Prevention Is Better Than The Cure When Tackling Marine Litter In The North East Atlantic
OSPAR countries are now putting into practice their commitment to tackle the issue of marine litter in the North East Atlantic. Following the adoption of the Marine Litter Regional Action Plan, experts met in The Hague this week to discuss the practical implementation of the plan to address the unacceptably high levels of litter in some parts of the region.
The diverse and enthusiastic group, representing 15 countries along with the EU (and observers from Seas at Risk and KIMO), agreed that tackling litter at source was the key to solving the issue, which is impacting on all the world’s seas and oceans.
Actions to combat sea-based sources include identifying options to address key waste items from the fishing industry and aquaculture as well as analysing penalties and fines for waste disposal offences at sea. However, as an estimated 80% of marine litter is thought to originate from land, the plan also includes a number of measures to combat this by engaging both industry and the public. These measures include; engaging with industry and other authorities to develop best environmental practice and prevent litter ‘escaping’ into the marine environment, along with actions looking at plastic bags, micro plastics in personal care and cosmetic products and the harm caused by cigarette butts.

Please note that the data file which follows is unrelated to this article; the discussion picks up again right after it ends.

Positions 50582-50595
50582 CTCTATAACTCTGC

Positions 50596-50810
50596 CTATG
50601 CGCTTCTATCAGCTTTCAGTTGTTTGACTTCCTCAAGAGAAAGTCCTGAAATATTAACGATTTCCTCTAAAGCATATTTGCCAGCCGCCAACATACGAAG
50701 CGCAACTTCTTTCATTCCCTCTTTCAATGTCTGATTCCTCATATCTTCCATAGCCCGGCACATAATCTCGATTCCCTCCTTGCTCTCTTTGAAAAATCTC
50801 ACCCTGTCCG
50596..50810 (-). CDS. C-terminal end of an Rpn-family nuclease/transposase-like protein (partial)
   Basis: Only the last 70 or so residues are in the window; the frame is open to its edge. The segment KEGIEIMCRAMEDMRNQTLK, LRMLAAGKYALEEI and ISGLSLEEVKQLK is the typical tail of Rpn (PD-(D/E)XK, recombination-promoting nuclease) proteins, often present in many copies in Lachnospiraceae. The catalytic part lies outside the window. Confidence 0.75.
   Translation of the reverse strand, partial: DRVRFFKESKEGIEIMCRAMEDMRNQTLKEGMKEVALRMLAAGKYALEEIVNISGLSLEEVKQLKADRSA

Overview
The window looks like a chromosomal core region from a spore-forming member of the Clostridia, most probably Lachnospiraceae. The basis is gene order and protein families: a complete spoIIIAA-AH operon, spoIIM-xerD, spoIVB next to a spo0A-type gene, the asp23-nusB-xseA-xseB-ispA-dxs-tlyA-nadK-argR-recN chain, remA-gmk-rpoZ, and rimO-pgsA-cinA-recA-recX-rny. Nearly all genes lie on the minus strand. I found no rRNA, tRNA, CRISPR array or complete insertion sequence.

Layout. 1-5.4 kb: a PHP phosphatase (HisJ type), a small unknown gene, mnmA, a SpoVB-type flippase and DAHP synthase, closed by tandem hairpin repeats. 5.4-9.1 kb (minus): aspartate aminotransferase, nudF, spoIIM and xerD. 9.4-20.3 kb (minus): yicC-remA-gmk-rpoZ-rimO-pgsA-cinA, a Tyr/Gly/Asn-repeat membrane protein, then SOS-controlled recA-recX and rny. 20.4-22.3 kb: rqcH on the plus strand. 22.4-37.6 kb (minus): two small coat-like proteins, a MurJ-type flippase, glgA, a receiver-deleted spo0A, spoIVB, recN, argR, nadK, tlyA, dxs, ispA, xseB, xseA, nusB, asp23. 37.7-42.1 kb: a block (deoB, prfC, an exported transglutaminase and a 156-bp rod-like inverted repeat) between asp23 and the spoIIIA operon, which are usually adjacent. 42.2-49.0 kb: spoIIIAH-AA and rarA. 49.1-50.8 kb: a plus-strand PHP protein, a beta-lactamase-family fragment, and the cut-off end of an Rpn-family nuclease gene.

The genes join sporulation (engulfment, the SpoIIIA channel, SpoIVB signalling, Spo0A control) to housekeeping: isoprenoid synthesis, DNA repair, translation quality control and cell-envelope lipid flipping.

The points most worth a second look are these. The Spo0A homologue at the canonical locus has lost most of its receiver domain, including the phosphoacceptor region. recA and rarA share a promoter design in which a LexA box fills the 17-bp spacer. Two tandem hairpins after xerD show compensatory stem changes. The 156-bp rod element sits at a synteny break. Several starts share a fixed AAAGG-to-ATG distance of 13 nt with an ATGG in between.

John Mouat, OSPAR Deputy Secretary stated:
“OSPAR Countries in adopting the marine litter Regional Action Plan have recognised that the only way to reduce marine litter is through a collective action. Key to this is the involvement of stakeholders, including industry and NGOs, whose expertise will be critical in addressing the many sources of litter and plastics in particular.
Thousands of tonnes of litter still end up in the North East Atlantic every year; whilst actions to remove litter can help, the only way to reduce the problem is to stop litter reaching the sea in the first place. Therefore the RAP has a range of actions aimed at preventing litter entering the marine environment.
Full details of the Regional Action Plan on Marine Litter can be found on OSPAR’s website www.ospar.org